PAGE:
"Girls in India just aren’t safe."
We’ll let the beginning of reporter Mark Magnier’s story on the continued pervasiveness of rape in India speak for itself:
When she was a girl growing up in India’s mountainous northeast, Sobhana Gazmer used to rough up boys who gave her lip. These days in the big city of New Delhi, she’s scared to walk the streets, take public transportation, even sleep in her one-room apartment, with its single bed covered in stuffed animals.
There’s been an increase in attention paid to the rape crisis in India, and the growing backlash against its various causes, but for many like Gazmer, real change can’t come soon enough.
Read more in our latest Column One feature, but be warned that there are some graphic details within.
Photos: Piyal Adhikary / EPA, Andrew Caballero-Reynolds / AFP/Getty Images
Holi festival celebrations in India
The Indian festival of colors, Holi, is celebrated on the full moon day in the month of March, marking the ceremonial beginning of spring and commemorating events in traditional Hindu stories.
Photos: Rajesh Kumar Singh, Altaf Qadri / Associated Press
'Untouchable' Indian woman becomes a tycoon: Dalits still face discrimination in India’s caste system, but Kalpana Saroj has worked her way up from poverty, becoming a manufacturing tycoon.
Must-read for the day.
Emerging from extreme poverty and pariah status to a position of strength and wealth has certainly been satisfying, she said. That fact that she is a woman — in a country ranked by the United Nations as among the world’s most dangerous places to be born a girl, given high female infanticide, inferior healthcare and nutrition — made her rise more extraordinary.
And although her ascent hasn’t been without its share of speed bumps or caste-related jibes, she said, she has tried to channel anger and frustration into getting things done.
"I’m aware people may still look down on me because I’m a dalit," she said. "But even when I was very agitated, I never lost my cool, always trying instead to find my way out of difficult situations."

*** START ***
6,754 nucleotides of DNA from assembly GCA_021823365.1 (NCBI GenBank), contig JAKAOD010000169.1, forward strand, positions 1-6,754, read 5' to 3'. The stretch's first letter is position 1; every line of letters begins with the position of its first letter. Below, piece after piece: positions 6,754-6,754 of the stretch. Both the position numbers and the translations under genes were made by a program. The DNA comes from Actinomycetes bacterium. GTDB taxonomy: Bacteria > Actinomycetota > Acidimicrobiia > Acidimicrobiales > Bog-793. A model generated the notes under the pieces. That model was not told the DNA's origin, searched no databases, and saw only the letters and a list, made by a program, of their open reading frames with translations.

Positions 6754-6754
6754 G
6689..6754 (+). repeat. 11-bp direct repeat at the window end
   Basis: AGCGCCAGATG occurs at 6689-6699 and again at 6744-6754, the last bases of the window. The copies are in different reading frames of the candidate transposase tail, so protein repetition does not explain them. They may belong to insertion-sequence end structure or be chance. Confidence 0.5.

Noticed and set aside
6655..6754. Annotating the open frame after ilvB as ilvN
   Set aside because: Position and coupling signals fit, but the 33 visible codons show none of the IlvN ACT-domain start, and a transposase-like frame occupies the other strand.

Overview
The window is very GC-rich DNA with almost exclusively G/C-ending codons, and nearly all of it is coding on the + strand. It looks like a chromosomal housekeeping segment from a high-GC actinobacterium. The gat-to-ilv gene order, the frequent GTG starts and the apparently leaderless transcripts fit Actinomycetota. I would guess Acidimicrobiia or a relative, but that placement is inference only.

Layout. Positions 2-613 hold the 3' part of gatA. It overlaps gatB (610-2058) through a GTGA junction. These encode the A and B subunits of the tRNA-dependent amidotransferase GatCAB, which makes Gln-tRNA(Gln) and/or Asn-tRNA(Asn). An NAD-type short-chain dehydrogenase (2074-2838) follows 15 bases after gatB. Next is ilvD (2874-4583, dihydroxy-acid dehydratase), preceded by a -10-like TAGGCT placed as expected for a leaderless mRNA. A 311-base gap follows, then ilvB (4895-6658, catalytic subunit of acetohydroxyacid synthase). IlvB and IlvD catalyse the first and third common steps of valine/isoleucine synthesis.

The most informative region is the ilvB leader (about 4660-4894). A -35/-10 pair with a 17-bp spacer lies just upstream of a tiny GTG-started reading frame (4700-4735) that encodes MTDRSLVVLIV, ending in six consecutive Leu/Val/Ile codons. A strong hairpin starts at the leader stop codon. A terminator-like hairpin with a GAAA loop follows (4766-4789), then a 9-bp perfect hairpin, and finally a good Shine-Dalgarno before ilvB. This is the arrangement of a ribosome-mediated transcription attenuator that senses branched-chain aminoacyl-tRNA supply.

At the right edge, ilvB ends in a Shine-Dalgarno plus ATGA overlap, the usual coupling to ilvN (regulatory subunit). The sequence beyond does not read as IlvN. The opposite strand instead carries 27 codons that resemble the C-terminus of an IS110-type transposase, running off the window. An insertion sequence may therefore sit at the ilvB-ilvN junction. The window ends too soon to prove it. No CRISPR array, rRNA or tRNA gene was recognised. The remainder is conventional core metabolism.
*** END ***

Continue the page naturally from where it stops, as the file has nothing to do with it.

Photo: Kalpana Saroj. Credit: Mark Magnier / Los Angeles Times
Alastang, India — Noori, reportedly the world’s first cloned pashmina goat, makes her public debut at a Sher-e-Kashmir University of Agricultural Sciences and Technology breeding facility. Pashmina goats are prized for their fine wool.
Photo credit: Dar Yasin / Associated Press
At India bank, sex workers earn a little interest and self-esteem: In Mumbai, India, the Sangini bank in the Kamathipura red-light district serves only sex workers, helping them build their worth.
As Sangini sees it, sex workers with even a modest financial buffer are able to refuse clients wanting unprotected sex. And savings build confidence, providing the wherewithal to change professions if they choose.
Often, women will leave their passbooks here so husbands or pimps don’t discover and squander their earnings. Men can deposit but can’t withdraw funds without the woman’s permission, says Diane Cross, the charismatic social worker running the bank.
"If you’re saving, you’re not as desperate and can afford to make better decisions," she says.
Photo: Sex worker Majda Shaikh, left, makes a deposit at the Sangini bank. Credit: Mark Magnier / Los Angeles Times
India snake charmers have identity crisis: A few lucky ones got their cobras and other serpents ID-chipped before the deadline. Others will have to lie low, which won’t be hard because their profession is as endangered as some of their snakes.
Graphic: How snake charming works. Credit: Raoul Rañoa / Los Angeles Times
Gun culture spreads in India: Indians own about 40 million guns, second only to the U.S. Rising incomes, along with crime and fear of terrorist attacks, have fueled firearms purchases.